Shrimp vs prawn
Do you ever find yourself confused about the difference between shrimp and prawns? If so, you're not the only one. In fact, these two terms are often used interchangeably, and to confuse matters even more, they’re used in different ways in different countries, with the USA preferring the word ‘shrimp’, while other English-speaking countries tend to use the word ‘prawn’.
So does this mean that shrimps and prawns are just two different words for the same thing? Well, yes and no. Firstly, neither word is a scientific term, so they’ve never really been properly defined, and this means that different people use them in different ways.
Broadly-speaking, a shrimp is a slender-bodied crustacean with several pairs of legs and long antennae. There are many different species of marine life that are referred to as ‘shrimp’, based largely on appearance, with some of them less closely related than others. In the UK, Ireland, Australia and New Zealand, larger species tend to be referred to as ‘prawns’, again based on little more than appearance, while in the USA both large and small are referred to as shrimps.
However, there are two species of crustacean known as the common shrimp and the common prawn, and these, at least, can be scientifically verified as two completely different animals. In fact, they come from different branches of the crustacean family entirely, and are easy to tell apart if you look closely. Follow the link to find out more about the real difference between shrimp and prawn, but bear in mind that while there is a ‘true’ shrimp and a ‘true’ prawn, these are by no means the only edible species referred to as ‘prawn’ or ‘shrimp’ or even both, so there is still plenty of room for interpretation.
What are udon noodles?
Whatever you like to call them, shrimp are delicious, and we love ours served up Asian-style, in a fresh and tasty stir-fry that’s rich with garlic and nestled on a bed of Japanese udon noodles.
Image from iStock
If you haven’t tried udon noodles yet, you’re in for a treat. Regarded as a comfort food in Japan, these thick, chewy noodles are super filling and delicious. They are also particularly popular in soups and stir fries because they’re so good at soaking up other flavours. In our recipe, they take on both the fresh, sweet flavour of the prawns and all that garlicky richness for a dish that will have you licking your lips long after it’s finished.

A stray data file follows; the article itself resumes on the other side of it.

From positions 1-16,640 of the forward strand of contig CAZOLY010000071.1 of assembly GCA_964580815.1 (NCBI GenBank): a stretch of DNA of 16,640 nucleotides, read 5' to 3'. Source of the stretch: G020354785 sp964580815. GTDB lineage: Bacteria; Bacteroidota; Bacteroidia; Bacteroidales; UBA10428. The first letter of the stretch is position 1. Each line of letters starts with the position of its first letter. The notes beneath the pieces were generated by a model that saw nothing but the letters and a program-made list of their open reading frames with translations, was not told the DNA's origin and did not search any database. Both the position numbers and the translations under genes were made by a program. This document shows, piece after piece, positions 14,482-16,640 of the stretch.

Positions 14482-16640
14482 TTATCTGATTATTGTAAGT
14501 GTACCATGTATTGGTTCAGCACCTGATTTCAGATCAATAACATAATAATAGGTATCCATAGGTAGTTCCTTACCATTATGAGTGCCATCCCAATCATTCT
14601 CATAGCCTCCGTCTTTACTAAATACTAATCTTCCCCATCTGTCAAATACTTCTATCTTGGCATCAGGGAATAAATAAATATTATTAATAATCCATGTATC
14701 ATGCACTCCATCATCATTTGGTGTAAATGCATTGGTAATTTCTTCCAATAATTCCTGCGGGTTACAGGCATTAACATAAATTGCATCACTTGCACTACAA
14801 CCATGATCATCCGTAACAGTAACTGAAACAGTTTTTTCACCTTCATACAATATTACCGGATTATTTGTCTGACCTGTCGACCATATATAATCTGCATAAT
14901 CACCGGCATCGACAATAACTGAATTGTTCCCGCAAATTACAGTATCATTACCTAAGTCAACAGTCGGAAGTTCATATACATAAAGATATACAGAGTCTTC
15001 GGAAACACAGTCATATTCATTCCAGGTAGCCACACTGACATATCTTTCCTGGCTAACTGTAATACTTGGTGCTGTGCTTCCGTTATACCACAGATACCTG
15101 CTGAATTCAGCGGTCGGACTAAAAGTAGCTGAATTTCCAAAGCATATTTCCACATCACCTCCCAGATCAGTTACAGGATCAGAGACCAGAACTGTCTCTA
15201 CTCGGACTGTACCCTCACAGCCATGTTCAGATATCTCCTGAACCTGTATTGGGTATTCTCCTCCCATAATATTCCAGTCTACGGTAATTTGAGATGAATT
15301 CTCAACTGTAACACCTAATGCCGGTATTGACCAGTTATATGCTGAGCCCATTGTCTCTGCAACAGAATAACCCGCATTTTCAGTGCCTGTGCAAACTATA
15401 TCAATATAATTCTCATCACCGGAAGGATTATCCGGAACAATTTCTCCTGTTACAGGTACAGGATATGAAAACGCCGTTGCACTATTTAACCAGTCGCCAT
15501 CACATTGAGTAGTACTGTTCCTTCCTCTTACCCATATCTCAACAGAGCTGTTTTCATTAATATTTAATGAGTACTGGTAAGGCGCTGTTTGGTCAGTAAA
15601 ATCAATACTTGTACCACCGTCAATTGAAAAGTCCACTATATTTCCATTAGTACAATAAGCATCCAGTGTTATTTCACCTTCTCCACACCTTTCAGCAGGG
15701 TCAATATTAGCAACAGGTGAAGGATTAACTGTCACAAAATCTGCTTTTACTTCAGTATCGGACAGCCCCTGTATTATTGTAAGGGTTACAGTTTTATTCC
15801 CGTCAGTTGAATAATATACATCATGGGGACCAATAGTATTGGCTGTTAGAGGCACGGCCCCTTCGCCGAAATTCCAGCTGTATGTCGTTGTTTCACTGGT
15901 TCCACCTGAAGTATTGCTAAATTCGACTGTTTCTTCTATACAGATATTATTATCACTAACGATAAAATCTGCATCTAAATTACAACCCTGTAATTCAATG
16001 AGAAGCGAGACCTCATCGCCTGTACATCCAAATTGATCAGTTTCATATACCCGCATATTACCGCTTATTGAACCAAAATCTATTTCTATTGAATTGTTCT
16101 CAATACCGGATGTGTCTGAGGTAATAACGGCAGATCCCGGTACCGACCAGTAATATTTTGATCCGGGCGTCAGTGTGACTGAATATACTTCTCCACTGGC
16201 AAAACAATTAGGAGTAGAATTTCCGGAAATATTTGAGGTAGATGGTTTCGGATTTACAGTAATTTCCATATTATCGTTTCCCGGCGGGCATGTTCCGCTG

Prep time: 10 mins
Cook time: 15 mins
Total: 25 mins
20, peeled and deveined
10 cloves, diced
6, diced and separated into green and white parts
Light soy sauce,
Japanese rice vinegar,
Cook the noodles in lightly salted water, according to the instructions on the packet.
Heat the sesame oil in a large wok over a high heat until it begins to smoke.
Reduce the heat to medium, then add the garlic and cook for 1 minute, stirring all the while.
Add the white parts of the scallions and cook for a further 2 minutes.
Add the shrimps and cook for 4 minutes, turning halfway through, until they are fully opaque. Season with salt to taste.
Add the cooked noodles to the wok, along with the soy sauce, oyster sauce and rice wine vinegar, then cook on medium-high, stirring until the noodles are evenly coated in the sauces,
Add the scallion greens and turn the heat up to high, stirring well to mix everything together.
Divide between two bowls and serve.
If you love noodle dishes but you don’t know your soba from your somen, teach yourself Japanese cuisine with our guide to 7 types of Japanese noodles.